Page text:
Osteoporosis causes bones to become weak and brittle, to the point that even minor stressor like trivial fall can result in a fracture. The hip, and spine are the most prevalent or common sites for osteoporosis-related fractures.
Bone is a collection of cells that constantly breaks down and replaces itself. Osteoporosis develops when the development of new bone does not keep up with the loss of existing bone.
Osteoporosis is a disease that affects both men and women. White and Asian women, particularly those beyond the age of menopause, are at the risk factors. Medications and weight-bearing exercise can all help prevent or strengthen bone loss.
Osteoporosis might worsen if not treated properly. Fractures become more likely when bones get thinner and weaker.
A fracture from a trivial fall may be a sign of severe osteoporosis. Back or neck pain, as well as a loss of height, are examples.
A compression fracture can result in back or neck discomfort as well as a loss of height. This is a break in one of your neck or back vertebrae that is so weak that it breaks with normal spinal pressure
In the early phases of bone loss, there are usually no symptoms. However, if your are suffering from osteoporosis, you may experience the following indications and symptoms:
- A cracked or compressed vertebra causes back pain.
- Height loss over time
- a stooping position
- A bone that is significantly more easily broken than expected
When a healthy bone is compared to one that has become porous due to osteoporosis,
Your bones are constantly being renewed, with new bone being formed and old bone being broken down. When you’re young, your body makes new bones quicker than it breaks down old bones, so your bone mass grows. After the early twenties, the process slows, and most people attain their maximal bone mass by the age of thirty. As people become older, they lose bone mass quicker than they gain it.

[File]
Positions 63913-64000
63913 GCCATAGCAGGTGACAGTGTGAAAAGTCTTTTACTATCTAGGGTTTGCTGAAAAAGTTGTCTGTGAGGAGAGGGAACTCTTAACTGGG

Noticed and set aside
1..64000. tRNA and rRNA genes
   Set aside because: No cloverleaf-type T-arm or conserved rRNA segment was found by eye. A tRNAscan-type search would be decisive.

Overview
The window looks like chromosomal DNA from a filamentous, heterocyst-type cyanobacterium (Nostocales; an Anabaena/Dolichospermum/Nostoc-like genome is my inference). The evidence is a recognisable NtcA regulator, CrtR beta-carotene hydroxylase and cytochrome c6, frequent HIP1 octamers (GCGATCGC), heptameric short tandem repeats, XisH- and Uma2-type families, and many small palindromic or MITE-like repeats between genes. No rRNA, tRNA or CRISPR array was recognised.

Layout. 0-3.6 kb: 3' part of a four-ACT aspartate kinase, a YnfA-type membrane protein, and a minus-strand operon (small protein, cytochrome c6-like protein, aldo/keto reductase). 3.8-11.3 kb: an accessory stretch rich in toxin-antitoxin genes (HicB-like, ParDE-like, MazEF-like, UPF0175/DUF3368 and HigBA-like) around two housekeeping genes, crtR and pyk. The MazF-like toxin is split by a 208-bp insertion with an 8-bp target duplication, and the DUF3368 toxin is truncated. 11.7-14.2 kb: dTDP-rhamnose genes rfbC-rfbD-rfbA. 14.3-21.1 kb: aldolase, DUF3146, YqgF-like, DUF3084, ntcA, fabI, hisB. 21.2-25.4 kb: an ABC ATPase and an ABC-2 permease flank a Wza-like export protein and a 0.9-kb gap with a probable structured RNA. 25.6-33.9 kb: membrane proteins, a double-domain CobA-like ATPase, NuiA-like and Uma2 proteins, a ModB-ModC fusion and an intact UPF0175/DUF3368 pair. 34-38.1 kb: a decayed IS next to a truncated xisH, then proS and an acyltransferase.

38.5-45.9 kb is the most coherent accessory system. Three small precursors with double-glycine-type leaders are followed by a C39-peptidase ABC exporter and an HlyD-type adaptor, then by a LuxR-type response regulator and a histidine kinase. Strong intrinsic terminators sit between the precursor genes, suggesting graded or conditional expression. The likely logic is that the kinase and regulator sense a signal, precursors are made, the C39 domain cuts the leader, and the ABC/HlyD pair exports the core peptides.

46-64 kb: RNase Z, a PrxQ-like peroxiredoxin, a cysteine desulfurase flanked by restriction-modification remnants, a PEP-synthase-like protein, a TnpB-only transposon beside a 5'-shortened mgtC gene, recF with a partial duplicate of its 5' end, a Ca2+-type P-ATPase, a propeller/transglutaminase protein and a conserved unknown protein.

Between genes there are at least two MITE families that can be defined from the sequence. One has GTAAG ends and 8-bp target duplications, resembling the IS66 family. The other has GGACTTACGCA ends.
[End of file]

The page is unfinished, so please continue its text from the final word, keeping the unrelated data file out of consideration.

How likely you are to develop osteoporosis is largely determined by how much bone mass you had as a child. Peak bone mass varies by ethnic group and is largely hereditary.
Your age, race, lifestyle choices, medical problems, and medications are all variables that can raise your risk of developing osteoporosis.
Some Osteoporosis risk factors are beyond your control, such as:
- Women are much more prone than men to acquire osteoporosis.
- Age. The risk of osteoporosis increases as you get older.
- Race. If you’re white or Asian, you’re more likely to have osteoporosis.
- History of the family. You’re more likely to get osteoporosis if you have a parent who has it, especially if your mother or father has had a hip fracture.
- Size of the body frame. Men and women with small physical frames are at a higher risk because they may have less bone mass to draw on as they get older.
The most significant effects of osteoporosis are bone fractures, particularly in the spine or hip. A fall is the most common cause of spine and hip fractures, which can result in disability.